Running has opened countless doors of adventure to me. Long before I took up competitive running, I spent hours each day running around the deserts of the Southwestern United States catching snakes and lizards with my little brother, Tommy Rivers Puzey. We didn’t have video game consoles or cable TV, but we had our feet and our bikes and we made the most of them.
We were introduced to the sport of distance running when our family moved from New Mexico to Oregon – the land of Steve Prefontaine. We grew up in a blue collar town like Pre and we did our best to outwork the competition.
Eventually, our efforts led us to collegiate competition – first in southeastern Idaho and later in Hawaii. We were fortunate to be teammates in high school and then again in college.
As we grew older we each set out on our own adventures traveling the world – usually on foot – and learning from the locals about their favorite places. I was fortunate to visit my brother while he was living in Costa Rica and we trained atop the highest summit of Mt. Chirripo for a few days.
A few years later we reconnected to continue our graduate work in Flagstaff, Arizona where we were able to run and train together a bit more. No matter where I was living or working or traveling, self-propelled transportation always made me the happiest and seemed the most convenient and affordable. It was the best way to learn my way around, and to maintain fitness, whether it was on foot or bicycle.
For nearly a decade, Tommy and I talked about doing a stage race together. Finally, in the summer of 2015 our schedules aligned to enable us to do the six day, 120 mile TransRockies Run through the Rocky Mountains of Colorado. We were both fit and had aspirations of mixing it up with some of the top trail runners in the world. We went back and forth with the leaders for the first few days and eventually found ourselves in the lead going into the final stages. At that point the race was ours to lose.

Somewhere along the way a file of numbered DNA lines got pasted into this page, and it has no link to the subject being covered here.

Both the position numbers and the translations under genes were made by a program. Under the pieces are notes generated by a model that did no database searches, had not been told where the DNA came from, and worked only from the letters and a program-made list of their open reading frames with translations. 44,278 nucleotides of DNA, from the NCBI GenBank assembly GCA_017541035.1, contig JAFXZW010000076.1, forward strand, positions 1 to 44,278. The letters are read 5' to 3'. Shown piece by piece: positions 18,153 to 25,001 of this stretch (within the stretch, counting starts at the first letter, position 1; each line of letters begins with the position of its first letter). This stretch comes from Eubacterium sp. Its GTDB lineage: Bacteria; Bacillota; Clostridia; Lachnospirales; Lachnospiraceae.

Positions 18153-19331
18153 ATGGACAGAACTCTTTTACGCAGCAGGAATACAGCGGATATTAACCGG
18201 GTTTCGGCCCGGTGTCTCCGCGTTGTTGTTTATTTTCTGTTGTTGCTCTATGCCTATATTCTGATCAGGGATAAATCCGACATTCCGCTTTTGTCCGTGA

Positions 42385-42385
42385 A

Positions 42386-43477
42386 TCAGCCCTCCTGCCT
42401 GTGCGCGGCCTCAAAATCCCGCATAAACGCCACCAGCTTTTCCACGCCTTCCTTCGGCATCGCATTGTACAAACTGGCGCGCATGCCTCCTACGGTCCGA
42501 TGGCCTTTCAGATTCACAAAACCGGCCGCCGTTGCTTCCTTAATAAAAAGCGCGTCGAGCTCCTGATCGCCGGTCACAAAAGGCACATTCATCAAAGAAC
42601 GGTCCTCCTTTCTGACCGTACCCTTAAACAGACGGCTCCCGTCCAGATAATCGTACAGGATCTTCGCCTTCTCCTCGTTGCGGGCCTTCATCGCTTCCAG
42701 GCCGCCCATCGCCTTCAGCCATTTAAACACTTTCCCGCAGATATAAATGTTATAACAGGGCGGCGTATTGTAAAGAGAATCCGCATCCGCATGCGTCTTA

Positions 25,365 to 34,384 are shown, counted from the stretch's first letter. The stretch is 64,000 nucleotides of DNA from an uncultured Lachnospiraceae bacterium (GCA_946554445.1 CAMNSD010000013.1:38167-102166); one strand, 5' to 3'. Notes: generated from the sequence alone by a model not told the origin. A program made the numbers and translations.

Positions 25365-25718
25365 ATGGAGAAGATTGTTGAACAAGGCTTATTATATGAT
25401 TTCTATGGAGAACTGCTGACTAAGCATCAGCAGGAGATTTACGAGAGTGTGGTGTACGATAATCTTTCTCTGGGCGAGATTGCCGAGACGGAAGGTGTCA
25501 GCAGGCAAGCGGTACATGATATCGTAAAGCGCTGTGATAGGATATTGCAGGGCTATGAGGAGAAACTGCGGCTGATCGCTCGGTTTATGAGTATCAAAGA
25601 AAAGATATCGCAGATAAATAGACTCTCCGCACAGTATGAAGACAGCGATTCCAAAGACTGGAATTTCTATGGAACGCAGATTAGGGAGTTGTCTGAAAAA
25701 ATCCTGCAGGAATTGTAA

About half way through stage five my brother and I got separated when he missed a turn and bombed down a mountain without any water. I went looking, but couldn’t find him. After a few chipped teeth, a bloody nose, and hours of searching, we were eventually reunited.
Despite serious fatigue and blood loss, my brother insisted on finishing. When we crossed the finish line we were both so tired, hungry, and dehydrated that we couldn’t eat or sleep.
Had we won the stage and been in the mix for the overall win the next day, we probably would have retired to bed early. However, realizing that no matter how hard we ran the following day we wouldn’t be able to make up the lost hours and regain the win, we decided to mingle in the common area for a while, and chat with some of the other runners and crew. It’s funny how things fall into place. Had I not been under that tent, I would not have received an invitation from the TransRockies Race director, about a month later, to head up to the Canadian Rockies to race in another series he directs.
And had I not accepted that invitation to race in the beautiful mountain town of Canmore, Alberta, I never would have had the opportunity to get to know my future wife, Amy. Amy is a Canmore native, and it was on my first visit to Canada that she took me running on some of her favorite trails.
I fell in love and moved to Canmore a month later.
And the rest is history.
Running has taken me all over the world. It has allowed me to see spectacular places that are only accessible on foot. More than anything, running has introduced me to remarkable people from all walks of life who inspire me daily to live without limits and chase adventure.
Jacob Puzey is a national champion, world record setting runner who helps athletes of all ages and abilities reach new heights through the coaching services he provides via Peak Run Performance.